Naturally a Disaster
Growing up in the Pacific Northwest, I have had a lot of opportunity to experience the world around me. My childhood home had a view of Mt. Baker (on a clear day), and sunny summer days in the Skagit Valley treated me to views of the Olympics Mountains, or marine scenery in the San Juan Islands.
To me, it was never a surprise that I fell in love with rocks, volcanoes, and earthquakes. Apparently, this was a surprise to those close to me because I “am afraid of getting wet/dirty” and “have cried after seeing bugs near me” or “have the coordination and body awareness of a newborn deer.”
Over the summer, I had an opportunity to be a mentor at a geology camp at Mt. St. Helens. It was a chance to motivate middle-school aged girls to pursue their interest in science, as well as a free week-long trip to areas of the mountain I had never been to before. We did a six-mile hike on the Pumice Plain in 90-degree heat. I slept in a tent for the first time. It was the week that jump started my caffeine dependency.
In high school English, we talked about Romantic literature, and how it often includes an ‘awe of nature.’ I had never truly understood this until I got to look up at the Milky Way at night, then have my breakfast in the blast zone of an active volcano (the pancakes were tasty, too). One day, we hiked on the flank of the mountain, where the landscape is completely unrecognizable from its pre-1980 appearance. We splashed around in a creek that came from an expanding glacier, and got to see first-hand the life that had been reborn from the death and destruction of the last major eruption. (Side Note: One of my favorite intersections of art and science comes from Disney’s Fantasia 2000. The finale is Stravinsky’s The Firebird, with a gorgeous artistic interpretation of life before and after 1980 on Mt. St. Helens.)
Since that trip, I have gained a new appreciation, and lens to view the natural world with. Treating nature as something dynamic and powerful, instead of a constant in the background of civilization doesn’t feel like it should be a revolutionary idea, but it is.
As a Skagit County native, my summers were full of trips to the pebble beaches of the Puget Sound, drives along the Chuckanuts, and swimming in the nastiest lakes known to man. Over the past few months, I have been looking back at these interactions with the natural world that I’ve always taken at face value, and trying to understand the natural history of an area I know like the back of my hand on a much broader scale than “where can my friends and I hang out?”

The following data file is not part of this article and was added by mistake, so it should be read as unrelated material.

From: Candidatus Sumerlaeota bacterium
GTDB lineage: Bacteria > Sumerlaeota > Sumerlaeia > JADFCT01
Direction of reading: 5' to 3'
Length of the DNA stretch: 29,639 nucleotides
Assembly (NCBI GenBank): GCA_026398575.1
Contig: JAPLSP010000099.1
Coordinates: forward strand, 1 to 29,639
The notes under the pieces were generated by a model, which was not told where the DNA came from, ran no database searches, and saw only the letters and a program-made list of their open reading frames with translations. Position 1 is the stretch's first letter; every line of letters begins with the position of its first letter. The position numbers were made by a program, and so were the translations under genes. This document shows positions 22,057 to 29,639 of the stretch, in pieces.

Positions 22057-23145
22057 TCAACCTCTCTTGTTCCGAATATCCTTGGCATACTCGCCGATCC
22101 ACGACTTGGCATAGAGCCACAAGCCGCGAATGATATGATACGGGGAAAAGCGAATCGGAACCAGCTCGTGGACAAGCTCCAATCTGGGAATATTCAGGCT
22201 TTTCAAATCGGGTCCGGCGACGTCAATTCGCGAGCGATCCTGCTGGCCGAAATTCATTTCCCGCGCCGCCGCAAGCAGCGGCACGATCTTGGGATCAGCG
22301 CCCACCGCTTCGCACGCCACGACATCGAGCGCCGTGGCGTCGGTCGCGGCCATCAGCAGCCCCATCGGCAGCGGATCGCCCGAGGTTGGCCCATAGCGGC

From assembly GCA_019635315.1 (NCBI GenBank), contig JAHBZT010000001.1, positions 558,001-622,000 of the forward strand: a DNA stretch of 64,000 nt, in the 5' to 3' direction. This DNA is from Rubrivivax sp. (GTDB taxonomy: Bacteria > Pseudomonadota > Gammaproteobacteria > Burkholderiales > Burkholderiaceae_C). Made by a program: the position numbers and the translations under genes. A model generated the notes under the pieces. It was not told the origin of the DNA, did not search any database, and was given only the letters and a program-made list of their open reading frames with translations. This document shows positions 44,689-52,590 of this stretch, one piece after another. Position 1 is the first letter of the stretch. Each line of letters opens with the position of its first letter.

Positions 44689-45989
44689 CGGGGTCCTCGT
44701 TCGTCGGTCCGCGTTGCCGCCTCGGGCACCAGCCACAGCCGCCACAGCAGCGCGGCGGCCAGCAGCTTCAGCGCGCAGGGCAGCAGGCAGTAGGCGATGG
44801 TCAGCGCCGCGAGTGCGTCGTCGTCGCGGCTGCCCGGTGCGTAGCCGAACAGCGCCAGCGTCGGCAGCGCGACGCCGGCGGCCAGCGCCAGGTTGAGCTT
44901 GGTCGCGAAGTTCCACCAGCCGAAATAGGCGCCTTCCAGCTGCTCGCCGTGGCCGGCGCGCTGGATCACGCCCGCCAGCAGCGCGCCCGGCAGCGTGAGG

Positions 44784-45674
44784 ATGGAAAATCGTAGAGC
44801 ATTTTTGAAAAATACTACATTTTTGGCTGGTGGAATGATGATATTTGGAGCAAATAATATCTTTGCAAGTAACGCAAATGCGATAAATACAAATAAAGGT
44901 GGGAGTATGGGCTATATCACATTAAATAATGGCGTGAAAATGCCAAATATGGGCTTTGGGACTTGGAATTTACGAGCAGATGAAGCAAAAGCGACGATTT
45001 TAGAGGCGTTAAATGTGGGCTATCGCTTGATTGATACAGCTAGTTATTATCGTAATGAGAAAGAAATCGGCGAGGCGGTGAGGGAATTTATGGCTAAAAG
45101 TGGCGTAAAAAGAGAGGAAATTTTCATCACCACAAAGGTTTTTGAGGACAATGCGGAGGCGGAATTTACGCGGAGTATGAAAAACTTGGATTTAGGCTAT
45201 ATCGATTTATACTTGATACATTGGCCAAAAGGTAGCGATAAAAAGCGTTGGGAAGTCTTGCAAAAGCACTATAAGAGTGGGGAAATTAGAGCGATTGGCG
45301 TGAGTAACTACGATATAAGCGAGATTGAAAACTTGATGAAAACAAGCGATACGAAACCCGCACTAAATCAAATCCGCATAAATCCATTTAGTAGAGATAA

Long story short- I am excited for this class because it will push me out of my comfort zone, and hopefully the information I learn will follow me for future field work trips and geology-themed vacations.
Weekly Road Trips to Squak Mountain
Friends are fantastic. Especially when they take 8:30 AM classes with you, and have a car. Cat Hannahs and I decided that since we had a car and time, we’d try to get a little further out of Seattle, across the lake to Issaquah suburbia. We managed to not find the main entrance to the state park, but we did find the trailhead to the Bullitt Fireplace Trail.
After a short and slightly cold walk on the trail, Cat and I found sites that were off the path (easier said than done, because of a steep hillside to our right) and within shouting distance of each other, and we settled down to make our observations.
April 1st, 2018, 11:38 AM
Squak Mtn. State Park – Bullitt Fireplace Trail
Classic WA Weather, so sprinkling and about 50 degrees
Observations in ~1 sq. meter
– People have probably walked in this area because there are some gaps in plant life, but is a non-maintained area with a lot of leaves and pinecones as ground cover
– Lots of ferns
– A couple types of mosses
– Interesting terrain- Small but steep hill that is about my height right next to the flatter space I am standing on
-Surrounded by trees, but not leafy enough to protect from chilly wind
– Higher and older trees provide some rain cover
– Can still hear some city noise (thanks, fire trucks)
Observations in ~50 sq. meters
– Part of the Issaquah Alps
– Site is near a steep hillside with great views of mossy trees and a wider scope of the forest floor
– Mix of older and newer trees (a few feet in diameter to a few inches)
– Bird noises!
– Knocked over trees that are covered in moss
– Living plants right next to dead ones, some ferns looked half-alive and half-dead
– Some young trees that may or may not have survived the winter (we’ll see!)
– We had gusts of wind then short bursts of rain, which gave the site this fantastic, earthy smell
– Not a lot of animal life. I tried to dig around for some insects, but I wasn’t coming up with much (aforementioned problems with bugs and dirt may have been a subconscious effect)